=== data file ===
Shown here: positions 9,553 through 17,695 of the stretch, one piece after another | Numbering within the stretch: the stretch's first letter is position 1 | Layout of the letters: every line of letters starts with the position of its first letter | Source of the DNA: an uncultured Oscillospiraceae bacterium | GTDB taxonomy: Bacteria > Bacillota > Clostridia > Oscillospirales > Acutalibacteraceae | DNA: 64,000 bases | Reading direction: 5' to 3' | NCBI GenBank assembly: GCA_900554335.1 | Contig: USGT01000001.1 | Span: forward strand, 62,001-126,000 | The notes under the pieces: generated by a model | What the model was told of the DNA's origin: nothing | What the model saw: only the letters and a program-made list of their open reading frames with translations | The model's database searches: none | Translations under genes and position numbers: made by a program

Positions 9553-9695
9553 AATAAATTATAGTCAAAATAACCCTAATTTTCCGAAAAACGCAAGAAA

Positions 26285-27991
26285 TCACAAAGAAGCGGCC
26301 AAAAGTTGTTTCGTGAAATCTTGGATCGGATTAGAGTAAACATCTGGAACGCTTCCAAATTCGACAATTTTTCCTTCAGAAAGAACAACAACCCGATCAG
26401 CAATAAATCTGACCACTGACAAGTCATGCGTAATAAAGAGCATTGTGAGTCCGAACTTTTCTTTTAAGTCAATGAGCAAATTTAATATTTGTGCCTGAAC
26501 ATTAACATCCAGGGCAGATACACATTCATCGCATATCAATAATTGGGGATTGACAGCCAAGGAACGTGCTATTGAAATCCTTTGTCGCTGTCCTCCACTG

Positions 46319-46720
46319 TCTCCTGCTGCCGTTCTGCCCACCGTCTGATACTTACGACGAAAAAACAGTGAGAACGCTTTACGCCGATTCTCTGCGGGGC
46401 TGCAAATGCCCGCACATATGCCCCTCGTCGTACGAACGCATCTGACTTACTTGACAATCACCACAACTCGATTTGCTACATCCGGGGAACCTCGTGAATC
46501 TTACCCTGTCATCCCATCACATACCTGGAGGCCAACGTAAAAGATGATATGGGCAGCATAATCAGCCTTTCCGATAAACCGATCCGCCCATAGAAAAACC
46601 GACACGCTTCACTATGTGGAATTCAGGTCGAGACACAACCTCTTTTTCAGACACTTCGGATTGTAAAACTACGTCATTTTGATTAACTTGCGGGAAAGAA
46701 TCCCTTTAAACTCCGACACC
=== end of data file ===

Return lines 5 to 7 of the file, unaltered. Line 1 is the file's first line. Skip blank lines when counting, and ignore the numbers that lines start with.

26285 TCACAAAGAAGCGGCC
26301 AAAAGTTGTTTCGTGAAATCTTGGATCGGATTAGAGTAAACATCTGGAACGCTTCCAAATTCGACAATTTTTCCTTCAGAAAGAACAACAACCCGATCAG
26401 CAATAAATCTGACCACTGACAAGTCATGCGTAATAAAGAGCATTGTGAGTCCGAACTTTTCTTTTAAGTCAATGAGCAAATTTAATATTTGTGCCTGAAC